Is Your Mortgage Application with the Right Kind of Lender?

 
Categories: Buying Property Guest Post

When most people start looking for their first home purchase, they start by searching ads, listings and even neighborhoods for the house they might want. They view it a time or two and make an offer. Then they begin looking for financing. All too often, they aren’t able to obtain enough funds to purchase the home they want.

Instead, start your housing search by knowing exactly how much you have available between your down payment and your mortgage availability. You increase the odds of having a bid accepted; it reduces closing times, and you increase your satisfaction in your chosen property.

Agent or Institution?
An experienced real estate agent has a reasonable idea of how much you can spend. For one element, you provide your price range. For a second, a responsible agent will complete a buyer’s profile and have a good idea of your income figures to prevent overstretching wants with abilities.

When you find a good house, the real estate agent can recommend either a lending institution or a specific loan agent that has an excellent reputation for fair and fast loan evaluations and processing.
However, if you seek financing from an “institution,” such as a bank or a savings and loan, not all lenders adopt the same lending philosophy. Know the differences between them before you complete an application.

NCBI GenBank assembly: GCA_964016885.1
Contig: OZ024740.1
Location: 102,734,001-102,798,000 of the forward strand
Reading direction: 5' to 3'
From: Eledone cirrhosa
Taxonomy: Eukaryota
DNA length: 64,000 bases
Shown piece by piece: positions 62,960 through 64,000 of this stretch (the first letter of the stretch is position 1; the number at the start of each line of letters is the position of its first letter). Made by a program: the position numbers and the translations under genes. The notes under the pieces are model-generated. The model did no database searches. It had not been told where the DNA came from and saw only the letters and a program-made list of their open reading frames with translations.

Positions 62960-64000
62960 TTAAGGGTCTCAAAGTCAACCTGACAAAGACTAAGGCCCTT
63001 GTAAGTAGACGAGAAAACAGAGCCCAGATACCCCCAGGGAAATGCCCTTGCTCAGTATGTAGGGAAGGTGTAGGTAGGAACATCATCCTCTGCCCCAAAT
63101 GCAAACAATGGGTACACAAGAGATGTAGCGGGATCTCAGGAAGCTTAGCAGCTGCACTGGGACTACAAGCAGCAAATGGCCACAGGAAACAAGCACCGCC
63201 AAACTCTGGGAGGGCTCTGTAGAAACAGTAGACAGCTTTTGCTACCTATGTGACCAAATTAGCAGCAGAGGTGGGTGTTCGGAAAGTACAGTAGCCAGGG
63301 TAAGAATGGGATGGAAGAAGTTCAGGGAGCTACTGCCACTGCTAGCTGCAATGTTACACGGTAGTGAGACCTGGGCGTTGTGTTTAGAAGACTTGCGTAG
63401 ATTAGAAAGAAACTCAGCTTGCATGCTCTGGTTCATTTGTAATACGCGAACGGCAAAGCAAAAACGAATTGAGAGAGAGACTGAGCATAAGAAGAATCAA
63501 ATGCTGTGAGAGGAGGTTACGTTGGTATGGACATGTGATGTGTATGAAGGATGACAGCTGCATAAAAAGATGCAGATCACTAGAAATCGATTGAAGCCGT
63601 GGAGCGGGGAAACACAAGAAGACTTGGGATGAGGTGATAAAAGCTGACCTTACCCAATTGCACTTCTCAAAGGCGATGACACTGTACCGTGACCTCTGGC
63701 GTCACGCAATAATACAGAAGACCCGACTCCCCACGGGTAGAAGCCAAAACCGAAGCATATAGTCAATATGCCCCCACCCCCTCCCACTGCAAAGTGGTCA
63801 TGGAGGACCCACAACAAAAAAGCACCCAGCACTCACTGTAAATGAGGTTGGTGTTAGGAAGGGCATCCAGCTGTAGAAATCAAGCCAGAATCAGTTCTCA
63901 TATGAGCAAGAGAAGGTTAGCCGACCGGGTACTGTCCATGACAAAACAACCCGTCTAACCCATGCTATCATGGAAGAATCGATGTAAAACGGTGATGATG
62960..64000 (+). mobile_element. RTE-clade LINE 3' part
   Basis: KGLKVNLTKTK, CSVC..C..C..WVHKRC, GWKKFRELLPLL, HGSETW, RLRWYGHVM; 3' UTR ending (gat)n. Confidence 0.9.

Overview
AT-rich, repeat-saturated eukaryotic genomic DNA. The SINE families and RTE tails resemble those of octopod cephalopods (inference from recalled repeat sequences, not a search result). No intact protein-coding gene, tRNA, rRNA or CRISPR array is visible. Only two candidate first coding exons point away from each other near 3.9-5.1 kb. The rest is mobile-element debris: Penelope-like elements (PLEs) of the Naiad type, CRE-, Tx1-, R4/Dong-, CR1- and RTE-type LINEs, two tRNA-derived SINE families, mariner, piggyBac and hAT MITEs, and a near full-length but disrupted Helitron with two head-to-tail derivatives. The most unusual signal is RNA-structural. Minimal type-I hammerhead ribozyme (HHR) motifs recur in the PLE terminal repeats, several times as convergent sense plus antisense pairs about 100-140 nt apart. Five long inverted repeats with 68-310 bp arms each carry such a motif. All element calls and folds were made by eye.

Mortgage Bankers: Mortgage bankers are usually large banks that initiate and generate pools of loans that they sell to organizations such as Fannie Mae, Ginnie Mae, Freddie Mac in the US, for example, and others.

Mortgage Brokers: Mortgage brokers aren’t always banks but companies that originate loans which are sold to wholesale lending organizations and institutions. A broker may write the contract, but the underwriting or funding of the loan is done by the wholesale lender.

Wholesale Lenders: These organizations comprise both banks and portfolio lenders. Some wholesale lenders have individual branches while some solely utilize brokers for loan origination. Branch offices often offer mortgage brokers lower rates than wholesale branches offer the general public who walk through their doors.

If interested in a wholesale lender’s loans, seek an associated mortgage broker for potential savings, but compare rates that carry throughout the life of the loan. However, the mortgage broker may add his fees to your purchase amount, and that addition may escalate your loan enough where you experience no actual savings.

Portfolio Lenders: If you have approached a bank for a mortgage, but your application was not successful for some reason, all hope is not lost. Portfolio lenders often have slightly different criteria for lending or a more varied pool of loans available.

Portfolio lenders are usually savings & loan (S&Ls) institutions, but banks might be as well. S&Ls usually carry adjustable-rate mortgages much more often than standard or fixed-rate mortgages. The loans, however, are usually not offered for sale to another institution in the secondary market: If you start with an S&L loan, you’ll probably repay the entire loan to that S&L.

You might find a more comfortable reception by a portfolio – a pool of self-originating loans – lender with their adjustable-rate mortgages, but know the ranges of interest rate adjustments and timing of them before you sign the loan paperwork: Ensure you can afford all costs – high, low, direct or indirect – of an adjustable-rate loan. Never count on only the lowest payment in your budget forecasts.

Provided by fife estate agents, the leading realtors of Edinburgh City, UK.

 

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A guest post provided to agentright.

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